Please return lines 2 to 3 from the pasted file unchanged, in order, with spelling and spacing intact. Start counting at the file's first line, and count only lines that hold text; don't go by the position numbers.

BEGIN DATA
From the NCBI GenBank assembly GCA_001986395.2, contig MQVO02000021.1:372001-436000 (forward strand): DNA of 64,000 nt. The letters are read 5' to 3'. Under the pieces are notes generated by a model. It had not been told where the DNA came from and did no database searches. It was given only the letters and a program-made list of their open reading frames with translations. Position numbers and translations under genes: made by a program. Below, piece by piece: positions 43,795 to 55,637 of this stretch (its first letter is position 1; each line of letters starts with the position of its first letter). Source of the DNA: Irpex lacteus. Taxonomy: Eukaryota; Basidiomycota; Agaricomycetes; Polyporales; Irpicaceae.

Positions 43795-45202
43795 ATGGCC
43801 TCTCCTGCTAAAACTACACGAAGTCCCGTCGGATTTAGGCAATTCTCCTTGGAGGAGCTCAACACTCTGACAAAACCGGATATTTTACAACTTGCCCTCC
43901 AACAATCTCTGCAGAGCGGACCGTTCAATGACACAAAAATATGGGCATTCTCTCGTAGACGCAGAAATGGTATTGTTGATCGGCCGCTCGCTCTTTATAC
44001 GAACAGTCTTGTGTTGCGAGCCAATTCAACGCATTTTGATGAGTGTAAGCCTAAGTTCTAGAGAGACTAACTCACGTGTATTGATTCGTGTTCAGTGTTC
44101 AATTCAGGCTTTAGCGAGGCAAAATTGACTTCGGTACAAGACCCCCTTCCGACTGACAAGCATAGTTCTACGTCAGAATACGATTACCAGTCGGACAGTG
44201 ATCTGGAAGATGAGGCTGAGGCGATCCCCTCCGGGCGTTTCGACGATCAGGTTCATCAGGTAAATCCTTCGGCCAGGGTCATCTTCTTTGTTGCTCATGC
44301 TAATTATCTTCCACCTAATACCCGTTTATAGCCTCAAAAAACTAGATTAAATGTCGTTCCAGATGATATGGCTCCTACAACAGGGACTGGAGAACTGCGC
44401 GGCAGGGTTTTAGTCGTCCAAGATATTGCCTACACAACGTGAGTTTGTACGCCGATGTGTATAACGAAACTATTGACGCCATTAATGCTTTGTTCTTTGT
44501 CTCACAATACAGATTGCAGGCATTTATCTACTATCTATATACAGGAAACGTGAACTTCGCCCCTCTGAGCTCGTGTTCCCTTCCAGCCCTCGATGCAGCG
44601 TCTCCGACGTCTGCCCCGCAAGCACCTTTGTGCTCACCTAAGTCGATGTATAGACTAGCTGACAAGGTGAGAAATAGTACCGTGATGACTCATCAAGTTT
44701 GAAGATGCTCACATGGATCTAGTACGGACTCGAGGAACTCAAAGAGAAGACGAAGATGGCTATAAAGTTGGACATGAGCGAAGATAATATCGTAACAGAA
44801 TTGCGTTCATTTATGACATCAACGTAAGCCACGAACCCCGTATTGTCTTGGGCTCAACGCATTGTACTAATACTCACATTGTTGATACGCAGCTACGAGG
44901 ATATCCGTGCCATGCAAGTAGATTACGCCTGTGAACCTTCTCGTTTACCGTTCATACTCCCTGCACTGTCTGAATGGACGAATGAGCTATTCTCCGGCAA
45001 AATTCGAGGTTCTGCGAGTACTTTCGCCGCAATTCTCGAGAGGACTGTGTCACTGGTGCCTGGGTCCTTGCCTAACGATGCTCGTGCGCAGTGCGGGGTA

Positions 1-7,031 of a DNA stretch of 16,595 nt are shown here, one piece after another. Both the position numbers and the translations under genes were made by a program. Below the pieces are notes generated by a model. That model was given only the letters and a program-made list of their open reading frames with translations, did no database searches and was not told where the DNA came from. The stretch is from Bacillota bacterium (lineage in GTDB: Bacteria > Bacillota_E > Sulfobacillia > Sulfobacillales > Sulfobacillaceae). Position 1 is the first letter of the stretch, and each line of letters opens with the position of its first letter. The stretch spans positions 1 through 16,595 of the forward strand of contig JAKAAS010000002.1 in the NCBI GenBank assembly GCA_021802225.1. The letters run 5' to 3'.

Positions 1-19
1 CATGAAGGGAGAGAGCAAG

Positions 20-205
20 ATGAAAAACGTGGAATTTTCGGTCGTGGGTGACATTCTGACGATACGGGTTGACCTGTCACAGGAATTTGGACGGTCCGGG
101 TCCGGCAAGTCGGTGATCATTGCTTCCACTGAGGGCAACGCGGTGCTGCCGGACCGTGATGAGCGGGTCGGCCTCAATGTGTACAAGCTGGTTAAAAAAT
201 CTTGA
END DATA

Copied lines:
Positions 43795-45202
43795 ATGGCC